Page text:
Wherever Irfan Ahmad goes, people notice him. It would be difficult not to, with his sleek waist-long hair and jet-black beard, accompanied on the day we met by a hot pink furry coat, matching cowboy hat and neon green trousers that shine like a beacon against the grey backdrop of Berlin winter. As we cross the junction at Schlesisches Tor on our way to a café, a woman in a car rolls down her window and starts filming Ahmad with her phone. On the way back, a teenager in a black puffer comes up to him: “Can I stroke your coat?” he asks. “Yes, sure,” Ahmad replies with a nonchalant smile.
The 15-minute walk feels a bit like being in the presence of a minor celebrity; Ahmad turns heads, both in real life and online. Over 60,000 people follow his Instagram account, @berlinjesus, where he posts photos of outfits that can only be described as a masterclass in colour-blocking.
When I started wearing more colours, I was like, maybe people will find it weird.
What really makes Ahmad an interesting figure in the Berlin fashion scene is his unabashed uniqueness. In a city infamous for eschewing colour and aspiring to levels of excruciating coolness, Ahmad’s bright, serotonin-boosting clothes are a breath of fresh air. “When I started wearing more colours, I was like, I’m not sure, everyone’s wearing black, maybe people will find it weird or [think] that it’s not fashionable. But actually, I’m experiencing the opposite… They’re always kind of happy to see my colourful outfits,” the 32-year-old says.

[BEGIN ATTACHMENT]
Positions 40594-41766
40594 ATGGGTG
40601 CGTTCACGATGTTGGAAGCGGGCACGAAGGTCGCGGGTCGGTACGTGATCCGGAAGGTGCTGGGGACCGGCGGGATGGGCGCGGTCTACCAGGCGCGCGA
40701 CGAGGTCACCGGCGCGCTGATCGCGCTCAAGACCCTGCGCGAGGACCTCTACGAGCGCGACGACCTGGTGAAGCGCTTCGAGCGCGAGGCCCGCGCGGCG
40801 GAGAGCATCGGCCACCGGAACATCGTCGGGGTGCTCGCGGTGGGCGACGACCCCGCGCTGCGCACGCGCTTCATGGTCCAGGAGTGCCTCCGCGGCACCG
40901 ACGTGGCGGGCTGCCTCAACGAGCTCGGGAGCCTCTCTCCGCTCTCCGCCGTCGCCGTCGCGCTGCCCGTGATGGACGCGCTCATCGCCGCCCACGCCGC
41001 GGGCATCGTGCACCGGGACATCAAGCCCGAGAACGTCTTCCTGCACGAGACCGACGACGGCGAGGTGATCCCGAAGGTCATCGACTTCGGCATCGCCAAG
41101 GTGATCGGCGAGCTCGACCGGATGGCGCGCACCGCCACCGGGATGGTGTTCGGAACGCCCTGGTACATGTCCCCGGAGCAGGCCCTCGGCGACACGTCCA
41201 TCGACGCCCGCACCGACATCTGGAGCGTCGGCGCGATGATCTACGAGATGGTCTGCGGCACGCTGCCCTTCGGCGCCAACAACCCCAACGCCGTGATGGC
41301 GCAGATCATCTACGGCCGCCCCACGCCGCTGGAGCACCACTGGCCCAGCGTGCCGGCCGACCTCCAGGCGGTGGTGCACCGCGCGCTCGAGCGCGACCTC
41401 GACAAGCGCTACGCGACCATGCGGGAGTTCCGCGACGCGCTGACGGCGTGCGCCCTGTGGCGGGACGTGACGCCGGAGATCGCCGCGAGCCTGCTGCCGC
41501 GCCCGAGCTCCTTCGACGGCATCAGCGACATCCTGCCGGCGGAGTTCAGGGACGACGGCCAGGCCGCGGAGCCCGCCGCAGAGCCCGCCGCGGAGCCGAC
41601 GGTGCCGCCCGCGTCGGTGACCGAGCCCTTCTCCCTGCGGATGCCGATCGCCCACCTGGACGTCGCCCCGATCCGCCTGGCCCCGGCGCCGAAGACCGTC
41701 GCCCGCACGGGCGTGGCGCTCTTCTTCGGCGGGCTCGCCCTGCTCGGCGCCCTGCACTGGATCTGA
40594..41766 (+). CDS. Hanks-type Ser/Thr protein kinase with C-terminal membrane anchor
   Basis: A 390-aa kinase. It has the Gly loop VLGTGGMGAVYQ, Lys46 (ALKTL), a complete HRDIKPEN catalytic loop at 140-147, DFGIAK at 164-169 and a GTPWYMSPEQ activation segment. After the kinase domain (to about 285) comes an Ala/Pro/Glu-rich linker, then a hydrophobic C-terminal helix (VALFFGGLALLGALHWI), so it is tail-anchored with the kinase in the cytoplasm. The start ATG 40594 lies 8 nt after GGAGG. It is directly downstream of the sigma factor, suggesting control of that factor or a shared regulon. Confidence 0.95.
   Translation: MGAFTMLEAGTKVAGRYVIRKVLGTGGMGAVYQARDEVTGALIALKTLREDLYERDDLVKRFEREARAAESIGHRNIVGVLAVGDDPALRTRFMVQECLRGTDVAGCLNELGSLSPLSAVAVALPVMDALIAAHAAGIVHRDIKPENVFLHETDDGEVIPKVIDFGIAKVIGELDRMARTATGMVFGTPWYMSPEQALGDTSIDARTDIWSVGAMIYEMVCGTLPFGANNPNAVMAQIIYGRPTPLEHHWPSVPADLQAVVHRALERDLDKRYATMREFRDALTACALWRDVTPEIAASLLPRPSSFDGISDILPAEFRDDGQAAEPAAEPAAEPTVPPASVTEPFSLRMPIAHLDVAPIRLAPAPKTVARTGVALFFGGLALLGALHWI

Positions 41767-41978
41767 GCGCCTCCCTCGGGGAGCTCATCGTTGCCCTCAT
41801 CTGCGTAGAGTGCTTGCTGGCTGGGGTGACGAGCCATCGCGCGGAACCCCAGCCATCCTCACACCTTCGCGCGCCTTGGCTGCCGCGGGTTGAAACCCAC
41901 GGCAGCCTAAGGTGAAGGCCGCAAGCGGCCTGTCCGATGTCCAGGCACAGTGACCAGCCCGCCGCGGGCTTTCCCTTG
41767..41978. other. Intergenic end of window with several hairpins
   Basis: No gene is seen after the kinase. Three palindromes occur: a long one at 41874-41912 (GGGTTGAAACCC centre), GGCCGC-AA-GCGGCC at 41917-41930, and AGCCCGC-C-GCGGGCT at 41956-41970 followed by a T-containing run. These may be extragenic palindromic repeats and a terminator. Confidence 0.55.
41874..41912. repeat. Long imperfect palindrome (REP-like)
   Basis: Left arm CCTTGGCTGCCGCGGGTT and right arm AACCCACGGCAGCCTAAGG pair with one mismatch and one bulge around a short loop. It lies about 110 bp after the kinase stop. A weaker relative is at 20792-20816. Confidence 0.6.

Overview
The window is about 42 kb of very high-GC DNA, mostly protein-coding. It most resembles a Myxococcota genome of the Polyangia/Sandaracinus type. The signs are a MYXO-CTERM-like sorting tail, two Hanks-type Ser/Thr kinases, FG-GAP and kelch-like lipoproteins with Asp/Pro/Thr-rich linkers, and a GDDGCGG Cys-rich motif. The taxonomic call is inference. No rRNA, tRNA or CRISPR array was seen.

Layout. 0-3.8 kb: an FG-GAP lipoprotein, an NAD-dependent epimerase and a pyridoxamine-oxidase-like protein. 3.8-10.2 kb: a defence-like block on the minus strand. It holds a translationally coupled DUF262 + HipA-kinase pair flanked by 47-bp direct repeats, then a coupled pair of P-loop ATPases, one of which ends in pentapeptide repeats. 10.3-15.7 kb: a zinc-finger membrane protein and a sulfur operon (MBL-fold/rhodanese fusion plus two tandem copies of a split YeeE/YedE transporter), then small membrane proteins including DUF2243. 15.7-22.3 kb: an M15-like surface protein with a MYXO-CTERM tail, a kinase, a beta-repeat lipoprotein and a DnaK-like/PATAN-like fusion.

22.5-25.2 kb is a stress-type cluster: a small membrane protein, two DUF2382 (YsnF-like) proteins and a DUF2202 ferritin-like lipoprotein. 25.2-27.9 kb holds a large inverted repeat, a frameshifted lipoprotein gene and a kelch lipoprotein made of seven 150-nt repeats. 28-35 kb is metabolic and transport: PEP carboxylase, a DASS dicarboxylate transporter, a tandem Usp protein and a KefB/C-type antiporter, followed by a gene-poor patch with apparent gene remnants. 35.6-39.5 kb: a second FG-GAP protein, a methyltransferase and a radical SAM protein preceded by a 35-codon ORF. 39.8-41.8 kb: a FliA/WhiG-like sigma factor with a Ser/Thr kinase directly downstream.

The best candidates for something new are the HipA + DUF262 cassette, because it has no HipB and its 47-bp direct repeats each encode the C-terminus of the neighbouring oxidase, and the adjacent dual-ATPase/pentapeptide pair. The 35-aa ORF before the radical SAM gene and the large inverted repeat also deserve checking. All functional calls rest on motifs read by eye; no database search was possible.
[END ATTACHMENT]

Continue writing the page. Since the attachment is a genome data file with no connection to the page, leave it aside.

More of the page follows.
Still, his looks seem to be better suited to cities like Copenhagen, with its Scandi style – clean and colourful just like Ahmad. “I guess it doesn’t really matter to me now because I’m not deep in [the fashion scene]. My friends don’t even care about fashion or wear anything spectacular… And I also try to keep it a little bit separate, connecting with fashion people and doing my own private stuff,” Ahmad says, explaining that the city he loves living in doesn’t have to be the city he identifies with on an aesthetic level. It even has its benefits. “I have a niche with my colourful stuff. A lot of times, when a brand is looking for someone who has exactly that, then they come to me.”
He is risen
Born to a German mother and a Pakistani father, Ahmad grew up in Hamburg and moved to Berlin in 2012 to study International Business. Shortly after, he made a switch to English and Art History but soon dropped out altogether. “I didn’t focus on school and partied a lot,” Ahmad admits. During his last semester, he took a call centre job and stayed for a few years after leaving university, then came a stint in customer service and finally, he took an HR position in a tech startup.
While pivoting between semi-fulfilling jobs, Ahmad was approached by a street photographer in Kreuzberg and discovered a love of modelling, which led him to pairing up with photographers looking for models for their projects. “There are Facebook groups, where you can find people to shoot with, and then both of you can use the photos,” he explains. “I didn’t really know what I would do with them, but I posted them on Instagram, and it was nice to be creative with [my] outfits.”
One guy – I think it was Karneval der Kulturen – was like ‘It’s Jesus!’ and went on his knees and started praying.